It's a worker-placement game like Caylus or Pillars of the Earth: each round, you get to place your meeples to collect resources and take different actions, but only one meeple can place in each spot. You turn in resources in various combinations to earn victory points, but the amusing difference is that your resources are not different flavors of material like stone and wood that you spend to build structures, but different flavors of adventurer like wizard and cleric that you spend to complete quests.
The main difference in dynamic is that you can build new buildings, which give you new options for meeple-placement and which can have a big effect on which resources and actions are available. Whichever player built the building also gets a rent (from the bank) every time someone places on it, so there's some strategy in whether you want to use a building if it means so-and-so gets a free cleric when you do.
The buildings and the quests both come from a small pool of available options. The quests range quite a bit in both value and difficulty. There are even obstacle quests that you can play on other players which they must complete before they can complete any other real quests.
You track victory points as you go, but there's also a little bit of hidden knowledge, in that everyone has an secret identity card (one of the titular Lords) that gives you bonus VP at the end of the game for having completed certain flavors of quest. I like this, because I think it keeps you from getting too bogged down in spoiler-strategizing in the final rounds. You may think that you know who's in the lead, but since you can't be certain, there's no point in spending ten minutes trying to figure out a way of making up a gap of six points; you just do your best and hope.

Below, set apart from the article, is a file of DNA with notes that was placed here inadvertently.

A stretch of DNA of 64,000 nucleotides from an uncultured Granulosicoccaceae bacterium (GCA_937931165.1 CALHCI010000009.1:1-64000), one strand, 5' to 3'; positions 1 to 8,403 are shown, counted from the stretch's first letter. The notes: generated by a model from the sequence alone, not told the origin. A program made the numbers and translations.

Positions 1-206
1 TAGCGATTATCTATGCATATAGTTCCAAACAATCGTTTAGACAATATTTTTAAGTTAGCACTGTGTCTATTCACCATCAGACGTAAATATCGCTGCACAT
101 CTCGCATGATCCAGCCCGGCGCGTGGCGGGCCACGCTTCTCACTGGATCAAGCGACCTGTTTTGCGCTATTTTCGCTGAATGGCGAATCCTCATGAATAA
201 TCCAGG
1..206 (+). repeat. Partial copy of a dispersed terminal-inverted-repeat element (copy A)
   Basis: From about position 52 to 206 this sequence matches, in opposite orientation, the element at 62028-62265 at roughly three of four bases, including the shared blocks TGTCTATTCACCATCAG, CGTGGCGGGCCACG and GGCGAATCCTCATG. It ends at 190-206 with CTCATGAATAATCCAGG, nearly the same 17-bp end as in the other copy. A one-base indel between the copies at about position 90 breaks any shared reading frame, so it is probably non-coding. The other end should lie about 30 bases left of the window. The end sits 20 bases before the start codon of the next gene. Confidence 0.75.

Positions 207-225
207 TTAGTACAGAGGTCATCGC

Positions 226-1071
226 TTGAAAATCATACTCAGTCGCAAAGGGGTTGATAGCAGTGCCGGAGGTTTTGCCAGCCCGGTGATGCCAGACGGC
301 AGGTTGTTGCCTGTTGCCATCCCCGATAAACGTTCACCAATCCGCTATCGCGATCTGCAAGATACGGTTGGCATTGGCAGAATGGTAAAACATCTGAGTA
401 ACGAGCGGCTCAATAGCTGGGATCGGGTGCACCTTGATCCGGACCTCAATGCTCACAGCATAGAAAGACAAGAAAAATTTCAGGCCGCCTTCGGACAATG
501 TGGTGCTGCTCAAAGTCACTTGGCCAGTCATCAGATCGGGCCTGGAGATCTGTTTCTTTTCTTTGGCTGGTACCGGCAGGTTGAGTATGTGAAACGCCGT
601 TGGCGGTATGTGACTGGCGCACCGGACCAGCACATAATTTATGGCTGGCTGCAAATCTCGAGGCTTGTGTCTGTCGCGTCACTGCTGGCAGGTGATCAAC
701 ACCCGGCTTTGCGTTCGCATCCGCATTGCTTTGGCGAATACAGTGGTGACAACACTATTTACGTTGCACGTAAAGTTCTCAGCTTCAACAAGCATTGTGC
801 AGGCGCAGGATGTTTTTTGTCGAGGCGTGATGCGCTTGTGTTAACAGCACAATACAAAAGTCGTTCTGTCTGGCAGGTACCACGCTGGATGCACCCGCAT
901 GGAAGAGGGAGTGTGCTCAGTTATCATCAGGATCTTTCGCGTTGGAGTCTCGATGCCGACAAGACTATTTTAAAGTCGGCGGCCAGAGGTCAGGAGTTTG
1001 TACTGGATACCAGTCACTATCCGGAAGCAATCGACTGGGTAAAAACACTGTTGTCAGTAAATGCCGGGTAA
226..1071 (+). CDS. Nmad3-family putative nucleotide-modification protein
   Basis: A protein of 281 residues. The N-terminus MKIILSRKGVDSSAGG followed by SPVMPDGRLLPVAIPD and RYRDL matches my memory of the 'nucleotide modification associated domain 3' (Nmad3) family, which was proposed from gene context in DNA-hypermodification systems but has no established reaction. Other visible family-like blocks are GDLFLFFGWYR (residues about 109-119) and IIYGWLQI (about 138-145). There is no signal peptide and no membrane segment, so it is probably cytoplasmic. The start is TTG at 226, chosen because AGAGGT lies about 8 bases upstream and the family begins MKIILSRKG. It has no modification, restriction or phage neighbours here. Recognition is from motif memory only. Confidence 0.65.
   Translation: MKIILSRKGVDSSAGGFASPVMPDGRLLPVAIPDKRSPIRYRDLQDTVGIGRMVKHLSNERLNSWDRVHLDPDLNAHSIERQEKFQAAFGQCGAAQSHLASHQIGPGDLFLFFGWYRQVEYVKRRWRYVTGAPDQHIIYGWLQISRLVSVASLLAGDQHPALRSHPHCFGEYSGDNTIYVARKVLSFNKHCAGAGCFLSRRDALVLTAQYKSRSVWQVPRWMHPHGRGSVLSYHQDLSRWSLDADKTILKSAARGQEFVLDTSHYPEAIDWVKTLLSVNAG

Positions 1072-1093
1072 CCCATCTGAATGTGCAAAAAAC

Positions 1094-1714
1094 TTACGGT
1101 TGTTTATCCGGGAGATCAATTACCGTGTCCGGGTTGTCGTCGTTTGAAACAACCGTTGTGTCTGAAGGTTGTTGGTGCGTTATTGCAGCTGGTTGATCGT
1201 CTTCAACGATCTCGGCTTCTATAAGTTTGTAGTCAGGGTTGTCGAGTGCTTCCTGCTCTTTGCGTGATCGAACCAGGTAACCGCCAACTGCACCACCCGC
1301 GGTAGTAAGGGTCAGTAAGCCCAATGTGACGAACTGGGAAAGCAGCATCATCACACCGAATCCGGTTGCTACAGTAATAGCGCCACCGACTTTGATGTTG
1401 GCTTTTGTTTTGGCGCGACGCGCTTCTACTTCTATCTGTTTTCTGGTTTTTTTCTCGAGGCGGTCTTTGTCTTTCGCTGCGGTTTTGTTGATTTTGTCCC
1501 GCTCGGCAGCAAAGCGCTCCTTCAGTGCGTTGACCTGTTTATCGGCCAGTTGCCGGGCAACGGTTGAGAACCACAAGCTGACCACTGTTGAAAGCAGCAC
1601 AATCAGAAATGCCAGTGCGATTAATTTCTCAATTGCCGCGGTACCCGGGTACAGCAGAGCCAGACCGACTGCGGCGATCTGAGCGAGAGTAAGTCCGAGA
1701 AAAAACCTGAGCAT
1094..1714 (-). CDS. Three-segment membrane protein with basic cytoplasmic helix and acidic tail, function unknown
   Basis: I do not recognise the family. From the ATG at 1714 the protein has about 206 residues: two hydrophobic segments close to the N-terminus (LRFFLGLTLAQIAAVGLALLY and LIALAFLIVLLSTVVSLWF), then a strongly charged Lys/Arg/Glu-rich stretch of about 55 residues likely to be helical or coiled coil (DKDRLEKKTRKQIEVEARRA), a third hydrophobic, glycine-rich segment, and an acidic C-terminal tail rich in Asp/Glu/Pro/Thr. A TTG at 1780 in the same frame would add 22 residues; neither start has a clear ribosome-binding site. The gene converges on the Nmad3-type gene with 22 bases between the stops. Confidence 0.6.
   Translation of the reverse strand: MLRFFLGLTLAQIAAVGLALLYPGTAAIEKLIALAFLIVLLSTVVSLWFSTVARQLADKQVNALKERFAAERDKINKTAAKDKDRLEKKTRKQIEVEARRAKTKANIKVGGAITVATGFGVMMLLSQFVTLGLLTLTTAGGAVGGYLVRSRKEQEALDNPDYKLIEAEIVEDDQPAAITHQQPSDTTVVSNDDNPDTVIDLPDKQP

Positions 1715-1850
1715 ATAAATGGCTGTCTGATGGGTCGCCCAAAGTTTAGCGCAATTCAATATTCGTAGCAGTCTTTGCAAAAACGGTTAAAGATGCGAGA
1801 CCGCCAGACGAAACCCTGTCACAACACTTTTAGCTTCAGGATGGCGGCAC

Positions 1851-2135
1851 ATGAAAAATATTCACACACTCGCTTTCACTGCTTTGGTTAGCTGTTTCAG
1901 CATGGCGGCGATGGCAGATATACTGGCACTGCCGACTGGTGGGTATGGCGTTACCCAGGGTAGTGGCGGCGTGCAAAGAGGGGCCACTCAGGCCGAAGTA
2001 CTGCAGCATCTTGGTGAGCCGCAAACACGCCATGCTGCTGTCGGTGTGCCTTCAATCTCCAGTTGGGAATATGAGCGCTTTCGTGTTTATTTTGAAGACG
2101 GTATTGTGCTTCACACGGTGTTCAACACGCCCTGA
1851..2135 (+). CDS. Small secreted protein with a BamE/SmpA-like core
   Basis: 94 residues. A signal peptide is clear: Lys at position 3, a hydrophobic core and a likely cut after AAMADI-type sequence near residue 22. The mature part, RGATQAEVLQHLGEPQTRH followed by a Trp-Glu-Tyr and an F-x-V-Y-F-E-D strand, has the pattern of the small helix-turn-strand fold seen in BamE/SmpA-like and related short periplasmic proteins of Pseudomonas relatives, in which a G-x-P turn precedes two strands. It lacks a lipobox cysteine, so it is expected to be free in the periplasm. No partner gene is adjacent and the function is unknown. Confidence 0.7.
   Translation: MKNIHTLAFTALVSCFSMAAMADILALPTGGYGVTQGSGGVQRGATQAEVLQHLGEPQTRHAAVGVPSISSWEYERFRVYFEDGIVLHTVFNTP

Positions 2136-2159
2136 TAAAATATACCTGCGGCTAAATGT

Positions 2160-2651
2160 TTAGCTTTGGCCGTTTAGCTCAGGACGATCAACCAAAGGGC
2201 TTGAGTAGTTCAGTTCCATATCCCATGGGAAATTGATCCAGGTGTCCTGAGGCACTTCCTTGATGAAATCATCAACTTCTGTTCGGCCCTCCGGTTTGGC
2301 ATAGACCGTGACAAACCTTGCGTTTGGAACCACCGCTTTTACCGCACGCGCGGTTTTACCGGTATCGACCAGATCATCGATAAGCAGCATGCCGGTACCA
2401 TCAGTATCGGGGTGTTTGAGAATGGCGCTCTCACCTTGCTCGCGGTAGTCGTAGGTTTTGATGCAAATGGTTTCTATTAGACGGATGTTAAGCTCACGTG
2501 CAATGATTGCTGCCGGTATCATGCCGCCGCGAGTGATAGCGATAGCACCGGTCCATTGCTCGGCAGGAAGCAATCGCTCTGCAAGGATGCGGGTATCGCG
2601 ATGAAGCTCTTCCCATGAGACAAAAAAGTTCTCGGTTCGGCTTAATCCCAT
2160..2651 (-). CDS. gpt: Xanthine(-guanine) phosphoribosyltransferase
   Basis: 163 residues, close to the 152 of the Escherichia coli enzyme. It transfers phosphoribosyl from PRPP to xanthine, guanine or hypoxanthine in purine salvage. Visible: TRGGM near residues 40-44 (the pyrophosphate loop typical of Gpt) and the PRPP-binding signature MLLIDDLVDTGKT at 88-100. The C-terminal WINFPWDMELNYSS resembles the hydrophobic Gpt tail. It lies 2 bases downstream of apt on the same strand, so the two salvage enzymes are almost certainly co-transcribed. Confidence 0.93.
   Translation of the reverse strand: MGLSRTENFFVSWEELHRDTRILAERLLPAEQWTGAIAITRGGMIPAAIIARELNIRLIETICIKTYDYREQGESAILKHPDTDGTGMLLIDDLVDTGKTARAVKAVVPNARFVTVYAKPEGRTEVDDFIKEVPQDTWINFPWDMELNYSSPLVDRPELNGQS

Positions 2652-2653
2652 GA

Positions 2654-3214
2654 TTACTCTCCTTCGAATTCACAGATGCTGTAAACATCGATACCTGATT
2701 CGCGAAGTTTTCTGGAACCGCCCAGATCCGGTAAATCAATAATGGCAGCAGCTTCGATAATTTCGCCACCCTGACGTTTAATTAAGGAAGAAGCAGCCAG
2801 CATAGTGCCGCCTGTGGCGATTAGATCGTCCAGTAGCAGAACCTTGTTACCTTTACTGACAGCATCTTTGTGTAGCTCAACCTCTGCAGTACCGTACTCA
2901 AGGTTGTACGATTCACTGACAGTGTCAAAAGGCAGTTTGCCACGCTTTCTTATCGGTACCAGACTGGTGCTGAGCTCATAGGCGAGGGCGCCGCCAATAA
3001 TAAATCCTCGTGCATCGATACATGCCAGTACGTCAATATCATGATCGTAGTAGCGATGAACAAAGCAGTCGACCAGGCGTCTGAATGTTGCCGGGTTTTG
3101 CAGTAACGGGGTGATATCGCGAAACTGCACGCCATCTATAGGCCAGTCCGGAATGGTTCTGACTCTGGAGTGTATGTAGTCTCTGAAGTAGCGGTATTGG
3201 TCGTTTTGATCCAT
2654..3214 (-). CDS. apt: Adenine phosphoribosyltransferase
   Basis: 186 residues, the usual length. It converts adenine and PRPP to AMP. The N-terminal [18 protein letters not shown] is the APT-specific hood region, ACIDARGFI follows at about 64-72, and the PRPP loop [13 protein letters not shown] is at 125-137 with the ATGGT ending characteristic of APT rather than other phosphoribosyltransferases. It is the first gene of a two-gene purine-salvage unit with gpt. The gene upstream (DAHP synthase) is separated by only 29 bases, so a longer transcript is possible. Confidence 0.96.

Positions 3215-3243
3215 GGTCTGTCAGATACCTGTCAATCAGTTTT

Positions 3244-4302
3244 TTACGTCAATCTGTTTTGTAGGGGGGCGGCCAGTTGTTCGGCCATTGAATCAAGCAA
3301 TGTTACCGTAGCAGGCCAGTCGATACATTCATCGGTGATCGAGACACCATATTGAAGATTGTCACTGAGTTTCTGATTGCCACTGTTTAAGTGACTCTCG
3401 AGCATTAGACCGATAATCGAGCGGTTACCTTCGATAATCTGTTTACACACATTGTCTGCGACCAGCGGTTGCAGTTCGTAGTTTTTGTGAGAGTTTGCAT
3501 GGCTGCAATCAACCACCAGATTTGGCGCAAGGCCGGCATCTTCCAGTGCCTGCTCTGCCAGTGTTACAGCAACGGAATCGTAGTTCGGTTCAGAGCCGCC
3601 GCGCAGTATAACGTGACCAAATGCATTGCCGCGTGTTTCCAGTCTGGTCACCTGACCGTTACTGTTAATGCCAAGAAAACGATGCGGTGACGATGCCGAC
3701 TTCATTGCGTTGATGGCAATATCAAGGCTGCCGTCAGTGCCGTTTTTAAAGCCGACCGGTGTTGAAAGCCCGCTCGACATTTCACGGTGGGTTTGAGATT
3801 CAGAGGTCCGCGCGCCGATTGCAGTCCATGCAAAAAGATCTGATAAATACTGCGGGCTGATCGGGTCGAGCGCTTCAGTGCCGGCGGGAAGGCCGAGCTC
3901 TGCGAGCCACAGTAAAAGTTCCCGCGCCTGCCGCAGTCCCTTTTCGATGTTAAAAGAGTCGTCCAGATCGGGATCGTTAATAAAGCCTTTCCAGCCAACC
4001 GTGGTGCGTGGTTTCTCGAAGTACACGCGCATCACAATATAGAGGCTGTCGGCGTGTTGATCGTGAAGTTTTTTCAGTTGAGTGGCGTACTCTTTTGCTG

The theming is only skin-deep. There's nothing particularly D&D-ish about the gameplay; you could change the resources from adventurers to space crystals and the quests to blueprints and have a great game about building widgets on Mars. But the gameplay is good enough that it doesn't matter.
We had five players and three of us ended up within two points of one another. I won (by a single point) after spending most of the game near the back of the pack, point-wise. (I had a couple high-value quests that I didn't complete until late, and a huge pile of bonus points because I had the odd Lord that gets a bonus for building buildings instead of completing quests.)
It seems like it would play differently with a different number of players, and the variety in the quests, buildings, and action cards seems like it would be worth a fair amount of replay value. I definitely want to play it again sometime!